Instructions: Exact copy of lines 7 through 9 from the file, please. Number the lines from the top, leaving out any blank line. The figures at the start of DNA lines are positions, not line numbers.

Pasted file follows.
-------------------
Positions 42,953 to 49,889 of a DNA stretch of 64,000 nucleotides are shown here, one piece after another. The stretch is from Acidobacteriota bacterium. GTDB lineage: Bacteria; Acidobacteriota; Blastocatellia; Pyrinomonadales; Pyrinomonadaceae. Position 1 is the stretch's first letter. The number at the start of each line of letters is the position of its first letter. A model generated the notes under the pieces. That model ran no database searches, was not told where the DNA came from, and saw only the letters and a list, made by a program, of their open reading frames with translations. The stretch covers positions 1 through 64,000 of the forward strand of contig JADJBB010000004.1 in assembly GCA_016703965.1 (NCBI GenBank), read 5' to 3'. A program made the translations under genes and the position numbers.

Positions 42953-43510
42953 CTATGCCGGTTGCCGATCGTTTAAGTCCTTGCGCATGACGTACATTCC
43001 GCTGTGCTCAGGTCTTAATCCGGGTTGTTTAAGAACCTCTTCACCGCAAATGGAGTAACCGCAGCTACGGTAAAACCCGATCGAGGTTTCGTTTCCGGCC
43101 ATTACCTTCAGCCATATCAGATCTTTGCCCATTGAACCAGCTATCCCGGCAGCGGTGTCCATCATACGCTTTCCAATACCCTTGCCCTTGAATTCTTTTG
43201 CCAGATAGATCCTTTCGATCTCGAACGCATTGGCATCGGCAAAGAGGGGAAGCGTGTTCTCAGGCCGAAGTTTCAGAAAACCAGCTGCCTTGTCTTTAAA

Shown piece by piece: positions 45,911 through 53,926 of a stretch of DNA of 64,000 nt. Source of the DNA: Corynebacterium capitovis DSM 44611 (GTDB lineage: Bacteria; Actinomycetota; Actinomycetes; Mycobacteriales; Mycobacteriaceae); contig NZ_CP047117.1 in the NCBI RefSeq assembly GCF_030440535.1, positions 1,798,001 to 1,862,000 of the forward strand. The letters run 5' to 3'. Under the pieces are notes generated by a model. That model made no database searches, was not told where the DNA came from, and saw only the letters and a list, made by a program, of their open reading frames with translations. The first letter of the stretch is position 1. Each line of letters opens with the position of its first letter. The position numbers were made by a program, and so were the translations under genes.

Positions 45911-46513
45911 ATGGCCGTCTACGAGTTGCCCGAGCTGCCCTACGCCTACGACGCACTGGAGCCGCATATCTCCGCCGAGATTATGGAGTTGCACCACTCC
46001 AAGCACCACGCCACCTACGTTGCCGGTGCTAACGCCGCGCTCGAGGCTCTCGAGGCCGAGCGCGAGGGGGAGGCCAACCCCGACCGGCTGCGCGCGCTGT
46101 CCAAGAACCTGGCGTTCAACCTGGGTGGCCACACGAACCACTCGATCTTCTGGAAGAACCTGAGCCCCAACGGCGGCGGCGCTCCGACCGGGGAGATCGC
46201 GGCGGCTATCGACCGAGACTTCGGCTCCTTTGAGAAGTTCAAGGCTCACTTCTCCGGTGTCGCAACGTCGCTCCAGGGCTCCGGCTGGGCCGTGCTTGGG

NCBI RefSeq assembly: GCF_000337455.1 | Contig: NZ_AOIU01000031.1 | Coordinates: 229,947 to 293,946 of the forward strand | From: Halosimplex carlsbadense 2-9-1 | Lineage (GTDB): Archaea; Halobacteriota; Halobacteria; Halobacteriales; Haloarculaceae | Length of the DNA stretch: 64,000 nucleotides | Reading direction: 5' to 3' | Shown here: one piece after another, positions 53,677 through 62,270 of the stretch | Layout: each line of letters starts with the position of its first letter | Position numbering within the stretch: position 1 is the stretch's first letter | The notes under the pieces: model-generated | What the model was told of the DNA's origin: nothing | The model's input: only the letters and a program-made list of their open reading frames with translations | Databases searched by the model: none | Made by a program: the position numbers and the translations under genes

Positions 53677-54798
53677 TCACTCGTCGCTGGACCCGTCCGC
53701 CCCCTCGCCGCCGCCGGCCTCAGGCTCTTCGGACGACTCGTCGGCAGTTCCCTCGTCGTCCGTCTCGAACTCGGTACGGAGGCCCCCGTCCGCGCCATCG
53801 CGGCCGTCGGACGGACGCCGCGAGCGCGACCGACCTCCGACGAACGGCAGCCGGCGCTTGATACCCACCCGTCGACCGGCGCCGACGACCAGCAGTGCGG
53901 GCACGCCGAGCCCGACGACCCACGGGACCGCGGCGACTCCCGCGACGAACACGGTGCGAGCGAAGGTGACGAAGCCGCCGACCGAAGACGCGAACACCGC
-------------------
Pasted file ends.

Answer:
Shown piece by piece: positions 45,911 through 53,926 of a stretch of DNA of 64,000 nt. Source of the DNA: Corynebacterium capitovis DSM 44611 (GTDB lineage: Bacteria; Actinomycetota; Actinomycetes; Mycobacteriales; Mycobacteriaceae); contig NZ_CP047117.1 in the NCBI RefSeq assembly GCF_030440535.1, positions 1,798,001 to 1,862,000 of the forward strand. The letters run 5' to 3'. Under the pieces are notes generated by a model. That model made no database searches, was not told where the DNA came from, and saw only the letters and a list, made by a program, of their open reading frames with translations. The first letter of the stretch is position 1. Each line of letters opens with the position of its first letter. The position numbers were made by a program, and so were the translations under genes.

Positions 45911-46513
45911 ATGGCCGTCTACGAGTTGCCCGAGCTGCCCTACGCCTACGACGCACTGGAGCCGCATATCTCCGCCGAGATTATGGAGTTGCACCACTCC